Americans no longer focus on the welfare of all

John Havelock

Behold the ant. Sensing you see it, the ant runs for shelter in a most individualistic way, but personal survival is only a temporary priority. The ant's ultimate mission is to gather food for thousands of others.

Pulitzer Prize winner E.W. Wilson famously studied the social life of ants as a career before turning his attention to the social behavior of other animals, most recently authoring "The Social Conquest of the Earth," published this year. Not surprisingly, he found that the higher orders of animals also have innate characteristics committing each to the welfare of the whole.

This total commitment to group welfare is visible and strong at the family, clan or even tribal level but what happens in a multi-ethnic nation or when the interests of all peoples of the globe are engaged? What happens to a country like the United States where virtually everybody is an immigrant and where shifting definitions of loyalty embrace invented clans and tribes?

Recently, Mitt Romney complained that his critics charge him with being a member of "the ultra-rich." He charged his accusers of dividing our citizens against one another. To paraphrase, he said, "we are not rich or poor, or black and white; we are all Americans." Really?

The Romney campaign, like the Obama campaign, divides Americans into useful categories for its narrow purposes: raising money and soliciting votes. The winner of November's election will be the campaign that gets its categories right, delivering the right message to the ultra-rich, the food stamp users, the Cuban-Hispanics, the Mexican-Hispanics, the Central American-Hispanics, homeowners under water and well above water, the senior citizen and the young Social Security tax payer, the sick and the well, the unemployed and the newly employed, the single woman and the single mother, the married woman and stay-at-home mom, the Reagan Democrats and the Rockefeller Republicans, the Second Amendment buffs and the gun controllers, and on and on.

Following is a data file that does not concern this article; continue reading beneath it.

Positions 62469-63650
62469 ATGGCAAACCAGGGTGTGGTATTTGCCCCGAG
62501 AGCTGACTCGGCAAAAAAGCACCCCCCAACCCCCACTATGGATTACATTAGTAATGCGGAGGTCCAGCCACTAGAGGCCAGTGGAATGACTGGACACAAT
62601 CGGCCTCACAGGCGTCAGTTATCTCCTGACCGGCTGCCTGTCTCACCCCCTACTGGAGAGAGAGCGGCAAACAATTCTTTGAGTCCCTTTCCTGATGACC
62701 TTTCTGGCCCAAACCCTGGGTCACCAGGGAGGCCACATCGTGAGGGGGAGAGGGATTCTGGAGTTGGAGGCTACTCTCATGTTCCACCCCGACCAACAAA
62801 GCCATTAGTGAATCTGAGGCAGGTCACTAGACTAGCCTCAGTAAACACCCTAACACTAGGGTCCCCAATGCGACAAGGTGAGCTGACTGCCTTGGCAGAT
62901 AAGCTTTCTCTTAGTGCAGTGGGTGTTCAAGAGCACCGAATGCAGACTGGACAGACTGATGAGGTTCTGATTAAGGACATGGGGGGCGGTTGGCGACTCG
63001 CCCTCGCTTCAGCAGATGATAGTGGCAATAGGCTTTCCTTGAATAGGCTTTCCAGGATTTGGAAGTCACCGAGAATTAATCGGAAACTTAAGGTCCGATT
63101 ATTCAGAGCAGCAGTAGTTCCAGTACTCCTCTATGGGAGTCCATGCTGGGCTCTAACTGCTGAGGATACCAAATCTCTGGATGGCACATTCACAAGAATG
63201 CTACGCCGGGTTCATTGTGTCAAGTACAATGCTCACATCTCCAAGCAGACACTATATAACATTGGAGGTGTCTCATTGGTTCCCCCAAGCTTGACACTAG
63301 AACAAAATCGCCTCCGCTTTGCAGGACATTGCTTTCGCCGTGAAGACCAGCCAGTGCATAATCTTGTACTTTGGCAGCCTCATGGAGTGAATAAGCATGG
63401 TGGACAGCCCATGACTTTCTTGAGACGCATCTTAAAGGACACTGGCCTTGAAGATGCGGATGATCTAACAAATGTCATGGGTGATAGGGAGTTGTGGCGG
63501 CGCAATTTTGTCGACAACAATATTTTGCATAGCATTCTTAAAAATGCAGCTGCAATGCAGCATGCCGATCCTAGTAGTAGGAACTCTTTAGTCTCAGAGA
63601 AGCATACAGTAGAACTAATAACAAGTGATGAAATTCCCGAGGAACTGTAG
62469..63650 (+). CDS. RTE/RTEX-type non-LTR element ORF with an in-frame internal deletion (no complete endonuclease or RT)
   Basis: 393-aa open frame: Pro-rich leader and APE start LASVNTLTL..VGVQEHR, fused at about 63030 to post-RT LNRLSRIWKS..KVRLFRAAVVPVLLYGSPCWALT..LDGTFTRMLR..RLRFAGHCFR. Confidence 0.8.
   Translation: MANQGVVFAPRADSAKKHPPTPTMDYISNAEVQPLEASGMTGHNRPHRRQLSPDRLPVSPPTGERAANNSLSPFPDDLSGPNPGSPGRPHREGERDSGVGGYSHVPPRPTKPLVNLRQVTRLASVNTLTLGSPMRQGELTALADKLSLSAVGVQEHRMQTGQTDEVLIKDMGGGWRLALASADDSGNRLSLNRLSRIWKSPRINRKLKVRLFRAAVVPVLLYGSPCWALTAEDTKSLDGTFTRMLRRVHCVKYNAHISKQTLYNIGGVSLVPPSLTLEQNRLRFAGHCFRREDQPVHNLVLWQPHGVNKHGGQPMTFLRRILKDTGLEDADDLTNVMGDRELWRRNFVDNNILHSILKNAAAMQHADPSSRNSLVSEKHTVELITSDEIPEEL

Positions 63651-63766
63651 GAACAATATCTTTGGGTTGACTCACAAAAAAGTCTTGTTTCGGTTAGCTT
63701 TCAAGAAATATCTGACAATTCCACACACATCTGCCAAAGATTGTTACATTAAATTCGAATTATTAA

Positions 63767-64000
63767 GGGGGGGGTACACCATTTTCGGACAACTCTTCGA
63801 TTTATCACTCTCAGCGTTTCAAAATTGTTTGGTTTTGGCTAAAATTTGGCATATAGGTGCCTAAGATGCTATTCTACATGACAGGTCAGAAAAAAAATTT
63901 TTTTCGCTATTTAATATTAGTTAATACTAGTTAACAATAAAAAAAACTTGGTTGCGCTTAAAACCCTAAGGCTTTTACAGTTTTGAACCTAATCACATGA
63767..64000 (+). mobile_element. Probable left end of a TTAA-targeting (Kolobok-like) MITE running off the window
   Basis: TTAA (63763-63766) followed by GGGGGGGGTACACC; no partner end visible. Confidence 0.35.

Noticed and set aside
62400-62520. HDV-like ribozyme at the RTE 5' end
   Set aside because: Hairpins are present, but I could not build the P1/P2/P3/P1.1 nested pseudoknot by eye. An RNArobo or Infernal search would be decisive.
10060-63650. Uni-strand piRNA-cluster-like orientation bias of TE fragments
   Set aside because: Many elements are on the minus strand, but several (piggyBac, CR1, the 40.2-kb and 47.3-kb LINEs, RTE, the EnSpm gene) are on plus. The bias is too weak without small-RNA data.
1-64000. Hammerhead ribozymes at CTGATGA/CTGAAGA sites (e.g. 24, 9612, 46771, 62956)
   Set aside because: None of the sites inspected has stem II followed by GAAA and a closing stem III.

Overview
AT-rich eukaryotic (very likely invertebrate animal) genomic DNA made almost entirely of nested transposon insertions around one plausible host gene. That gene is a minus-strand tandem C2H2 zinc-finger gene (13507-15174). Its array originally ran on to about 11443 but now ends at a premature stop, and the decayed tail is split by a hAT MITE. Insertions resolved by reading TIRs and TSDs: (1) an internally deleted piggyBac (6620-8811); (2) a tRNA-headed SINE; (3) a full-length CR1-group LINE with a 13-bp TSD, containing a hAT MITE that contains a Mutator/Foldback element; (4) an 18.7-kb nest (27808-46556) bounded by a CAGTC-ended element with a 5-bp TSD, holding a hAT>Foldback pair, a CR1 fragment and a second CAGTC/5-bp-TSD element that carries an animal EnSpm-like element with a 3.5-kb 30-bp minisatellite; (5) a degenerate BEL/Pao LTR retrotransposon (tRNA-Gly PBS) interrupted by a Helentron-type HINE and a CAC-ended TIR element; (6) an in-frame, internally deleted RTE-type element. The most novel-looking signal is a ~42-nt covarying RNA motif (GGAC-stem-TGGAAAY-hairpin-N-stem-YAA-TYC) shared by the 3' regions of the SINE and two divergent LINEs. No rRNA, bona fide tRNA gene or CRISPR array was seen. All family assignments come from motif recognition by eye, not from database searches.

For each category, the successful campaign will measure its realistic, proportional goals: For Romney, 25 percent would be a great success among blacks; for Obama, 55 percent would be a great success among Reagan Democrats, etc.

Each campaign will constantly reshape its various messages to advance its percentages and fend off attack ads from the other camp.

Categorization is a marketing device. It is something we all do to others, it is something done to us and, let's face it, it is something we have made out of ourselves. As F. Scott Fitzgerald's Great Gatsby said, "The rich, they are different from you and me." We are all different, or so we see ourselves, even if coming out of the womb or the shower or displayed in a coffin, we are all the same. We all follow lines of separated interest carrying the potential for tribal suspicion and inter-clan hostility.

Are we all Americans or does that mean so little that we are in truth a nation divided against itself? The ability to focus on the welfare of all the people has been lost to an infatuation with individualism, the unconscious servant to tribalism. We love the rogue, forgetting that the rogue is a dangerous elephant or wild animal with destructive tendencies driven away and living apart from the herd.

American politics reflect the fact that the country is crisscrossed with divisions that feel sometimes like tribal loyalties transcending nationality. This is surely not good for the county but, as Wilson might say, to a point it is inevitable. The family has shrunk as the economy has scattered us. We join clans formed from our acquaintances or a local church and tribe-like organizations clinging to single-issue beliefs to which we mindlessly surrender freedom of thought. The nation is too remote, too big for familiar association.

In 1787, delegates meeting in Philadelphia thought the purposes of our government included the obligations to "promote the general Welfare, and secure the Blessings of Liberty." We were small then. Are we too big, too angry and too tribal now to jointly deliberate for the good of all the American people?

John Havelock is a former Alaska attorney general and retired director of legal studies for the University of Alaska.